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Baseball Is It America's Favorite Pastime
In case you missed, baseball is considered the national pastime here in the United States. Even after the sport's recent battles against use of illegal performance-enhancing drugs, baseball has quickly recovered from the fiasco, and the sport's popularity continues to remain high. Although it was controversially removed out of the summer Olympics, many people rank it as the seventh most popular sport in the world. While it's popular world-wide, the sport is most popular in the United States, Central and South American, and Eastern Asia.
One interesting aspect of attending baseball games is that every ballpark is different. In contrast with the highly regulated playing fields in other sports, each baseball field is unique from the others. Although the infield of the park must fit specific dimensions, the rest of the field can be configured uniquely.
There are a wide variety of customizations that take place in major league ballparks. The distance required for a home run varies between stadiums, and sometimes one side of the field is further back than the other. Some stadiums have higher fences than others, affecting the likelihood an athletic over-the-field catch. The discrepancy means that statistics aren't always effective in comparing players. A home run in one stadium may be an easy out in the outfield in a game played at another stadium.
For an avid baseball fan, finding a great ticket is an important part of making the most out of trip to see the big game. Some fans make pilgrimages to history stadiums such as Fenway Park, while others just look to support the local triple-A team, but there's definitely a strategy to finding the best seats in the ball park.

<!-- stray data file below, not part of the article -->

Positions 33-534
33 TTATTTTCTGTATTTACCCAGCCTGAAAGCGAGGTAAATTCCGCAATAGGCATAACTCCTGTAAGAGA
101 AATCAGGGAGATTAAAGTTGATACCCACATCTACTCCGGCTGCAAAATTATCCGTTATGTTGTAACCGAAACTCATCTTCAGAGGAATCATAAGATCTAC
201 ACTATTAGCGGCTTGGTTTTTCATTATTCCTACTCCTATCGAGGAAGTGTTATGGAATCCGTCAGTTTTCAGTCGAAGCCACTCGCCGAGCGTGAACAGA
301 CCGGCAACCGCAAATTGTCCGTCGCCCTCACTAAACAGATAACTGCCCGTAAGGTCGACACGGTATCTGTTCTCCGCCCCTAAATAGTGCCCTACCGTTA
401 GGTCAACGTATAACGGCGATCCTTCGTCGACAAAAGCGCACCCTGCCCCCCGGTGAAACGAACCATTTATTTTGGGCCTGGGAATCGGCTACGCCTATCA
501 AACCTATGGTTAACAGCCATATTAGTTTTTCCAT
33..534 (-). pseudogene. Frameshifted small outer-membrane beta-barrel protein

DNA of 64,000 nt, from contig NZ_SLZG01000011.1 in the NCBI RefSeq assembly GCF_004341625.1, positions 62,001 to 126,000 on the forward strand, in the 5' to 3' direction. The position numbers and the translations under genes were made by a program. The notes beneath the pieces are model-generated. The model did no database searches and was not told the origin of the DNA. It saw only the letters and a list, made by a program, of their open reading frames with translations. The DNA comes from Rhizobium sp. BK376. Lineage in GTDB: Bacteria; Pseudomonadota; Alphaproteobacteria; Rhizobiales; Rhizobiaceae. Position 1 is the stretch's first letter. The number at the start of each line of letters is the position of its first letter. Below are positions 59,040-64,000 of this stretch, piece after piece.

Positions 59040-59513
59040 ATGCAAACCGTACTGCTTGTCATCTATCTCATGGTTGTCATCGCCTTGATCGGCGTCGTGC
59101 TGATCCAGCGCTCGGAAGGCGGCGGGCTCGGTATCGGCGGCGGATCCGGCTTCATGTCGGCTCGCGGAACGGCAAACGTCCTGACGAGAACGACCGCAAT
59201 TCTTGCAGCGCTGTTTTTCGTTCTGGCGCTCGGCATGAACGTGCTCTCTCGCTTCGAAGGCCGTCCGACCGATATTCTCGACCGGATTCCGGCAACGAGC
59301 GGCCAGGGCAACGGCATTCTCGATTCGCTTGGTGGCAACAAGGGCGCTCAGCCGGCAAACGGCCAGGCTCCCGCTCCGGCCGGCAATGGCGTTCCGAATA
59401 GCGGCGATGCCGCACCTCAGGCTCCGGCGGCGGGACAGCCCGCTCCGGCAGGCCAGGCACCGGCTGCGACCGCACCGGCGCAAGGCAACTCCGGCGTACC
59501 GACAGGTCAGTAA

Some fans' dream seat would be right behind the fence, down at the home plate. After all, all of the action is right in front of you, and you can watch the plays unfold in front of you in real-time, without needing the aide of the giant scoreboard or a pair of binoculars. If you want to be in the prime seat for watching the ceremonial first pitch, or watching your team trot around the bases after a bottom of the ninth grand slam, then down behind the fence is the premier seat.
However, if you souvenirs are what you're after, it's necessary to rethink the seating strategy. Some sports memorabilia collectors carefully pick their spot outside of the stadium, waiting for player to hit a homer out of the ball park. For the purposes of this article, though, we'll focus our seating strategies inside the field.
When memorabilia collectors expect there to be a souvenir ball sent over the fences, they strategically pick their seat in the park, picking what they consider to be a "hot spot". This spot depends on which hand the batter uses to swing with. If an easy catch is what you're after, tough, foul balls are easier to come across. They'll still have some sentimental value without significantly raising you to another tax bracket.
Baseball continues to be a tremendously popular game for both young and old people alike. For those people of all ages, still looking to live an outlandish childhood dream of playing in the major leagues, experiencing the game from inside the ball park is a great way to live the dream and potential catch a souvenir.
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Travel Part B